A message from Dr. Chris Watling: Stronger together

I’ve been thinking lately about the interconnectedness of residency training. Residents pass through a diverse landscape of learning environments. In some of these environments, they may feel very at home, surrounded by teachers from the discipline in which they are training. In others – those environments we have traditionally called 'off-service rotations' – they may be the lone representative of their discipline, and their teachers may have a limited understanding of their specific learning goals.

Competency Based Medical Education (CBME) asks us to be deliberate in our selection of learning environments, taking care to ensure that the desired learning outcomes can be met. Programs can’t afford to simply send residents to off-service rotations with fingers crossed that they will learn what they need to learn. They need for those off-service rotations to be as connected to their curriculum goals as possible.  

Family Medicine’s 'Triple C' competency-based approach has already begun to grapple with this challenge. Foundational to the 'Triple C' approach is that it is centred in Family Medicine. Whether a resident is learning in a community family practice or on a surgical or medical service at an urban academic hospital, that orientation needs to shine through. But achieving a curriculum that remains centred in the principles and learning needs of one discipline is no easy feat as residents move across learning venues.

Our Royal College programs will begin addressing this same issue in July, when two programs – Otolaryngology/Head and Neck Surgery and Anesthesiology – welcome their first cohorts of CBME residents. The training of these residents will not be entirely confined to their home programs or Departments, of course; they will also spend time in other learning environments, like the Emergency Department or the Critical Care Unit.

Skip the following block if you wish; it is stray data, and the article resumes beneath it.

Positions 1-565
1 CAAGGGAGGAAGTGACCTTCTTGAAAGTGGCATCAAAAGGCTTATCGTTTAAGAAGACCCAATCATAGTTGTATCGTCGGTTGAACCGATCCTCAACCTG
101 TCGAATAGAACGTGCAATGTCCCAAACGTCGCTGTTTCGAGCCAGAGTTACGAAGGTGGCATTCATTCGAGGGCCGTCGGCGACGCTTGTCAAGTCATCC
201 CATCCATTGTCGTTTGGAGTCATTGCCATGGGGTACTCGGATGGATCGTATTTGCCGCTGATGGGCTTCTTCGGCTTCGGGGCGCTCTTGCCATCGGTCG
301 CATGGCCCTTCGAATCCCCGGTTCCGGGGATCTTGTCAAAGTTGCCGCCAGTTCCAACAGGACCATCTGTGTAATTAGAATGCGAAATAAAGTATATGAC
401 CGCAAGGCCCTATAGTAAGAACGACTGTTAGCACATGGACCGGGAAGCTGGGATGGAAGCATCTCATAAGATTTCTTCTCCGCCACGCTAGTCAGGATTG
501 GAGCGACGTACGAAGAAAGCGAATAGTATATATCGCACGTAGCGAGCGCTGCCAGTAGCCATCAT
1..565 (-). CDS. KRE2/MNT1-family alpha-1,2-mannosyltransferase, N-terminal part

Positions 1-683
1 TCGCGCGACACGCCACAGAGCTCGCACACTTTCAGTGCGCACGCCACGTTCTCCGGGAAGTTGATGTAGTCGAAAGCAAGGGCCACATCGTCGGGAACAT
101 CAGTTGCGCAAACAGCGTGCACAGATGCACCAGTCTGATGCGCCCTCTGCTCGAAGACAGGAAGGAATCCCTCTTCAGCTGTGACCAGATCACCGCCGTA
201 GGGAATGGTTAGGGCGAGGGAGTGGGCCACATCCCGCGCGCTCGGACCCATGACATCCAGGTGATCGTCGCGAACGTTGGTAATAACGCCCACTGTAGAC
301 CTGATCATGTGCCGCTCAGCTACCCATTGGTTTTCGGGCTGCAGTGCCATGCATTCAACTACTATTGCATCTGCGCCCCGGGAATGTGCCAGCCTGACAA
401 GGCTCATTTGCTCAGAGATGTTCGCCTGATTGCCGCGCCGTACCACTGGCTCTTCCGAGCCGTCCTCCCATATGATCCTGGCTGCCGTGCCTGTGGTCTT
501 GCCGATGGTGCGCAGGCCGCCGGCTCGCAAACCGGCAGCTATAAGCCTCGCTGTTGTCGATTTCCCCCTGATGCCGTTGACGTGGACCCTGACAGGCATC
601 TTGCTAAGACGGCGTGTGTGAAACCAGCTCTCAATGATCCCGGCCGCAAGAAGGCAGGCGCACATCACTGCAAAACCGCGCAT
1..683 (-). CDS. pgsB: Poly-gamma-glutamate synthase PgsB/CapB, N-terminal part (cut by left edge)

In July 2018, several other programs will also introduce the CBME curricula. Soon, virtually every corner of our clinical training environment – from the pathology laboratory, to the palliative care unit, to the operating room of a community hospital – will become part of the training of these pioneering residents.

What has become clear to me is that residency training is our collective responsibility. Succeeding in this collective mission is going to require communication and cooperation. Whether an individual program is an early or late adopter of CBME for its own residents, the CBME way of doing things will impact them sooner, rather than later.

All faculty will soon face requests from residents and programs to complete workplace-based assessments related to CBME milestones and entrustable professional activities. Program directors may need to lay the groundwork for success with a phone call or a meeting with an off-service supervisor to discuss what they hope their residents will learn, and how they need their residents to be assessed. CBME residents may need to explain to their supervisors how their assessments work and talk about their specific learning goals. Openness to these conversations is essential; efforts to facilitate CBME will ultimately benefit all of our residents.

Interconnectedness is thus inescapable, and affords us with a tremendous opportunity to accelerate the process of transition to CBME. Programs that are not slated to adopt CBME for a few years can gain experience with the CBME approach through their encounters with off-service residents. These encounters may even spark ideas for innovations that programs may decide to adopt earlier than their full transition, to further reinforce the habits and practices of CBME.  

In this regard, cooperation is not just limited to teaching and assessing residents. Competence committees may choose to include a faculty member from another discipline, potentially strengthening the decision-making process and embedding the notion of residency training as a shared responsibility. Programs may share innovations and best practices, as CBME does not come with a concise recipe book and the sharing of grassroots approaches to its challenges will elevate all of our educational programs.

At the Centre for Education Research & Innovation, work is underway to explore how cross-cutting assessors – faculty members trained to assess residents across disciplines – may mitigate the assessment burden on each program. And within our early adopter programs, brilliantly creative ideas have already emerged that will light the way for others to follow.

In CBME, we really are all in this together. When our first cohort of CBME residents graduate to competent and confident practice, we will all be able to take pride in the role we have played in getting them there.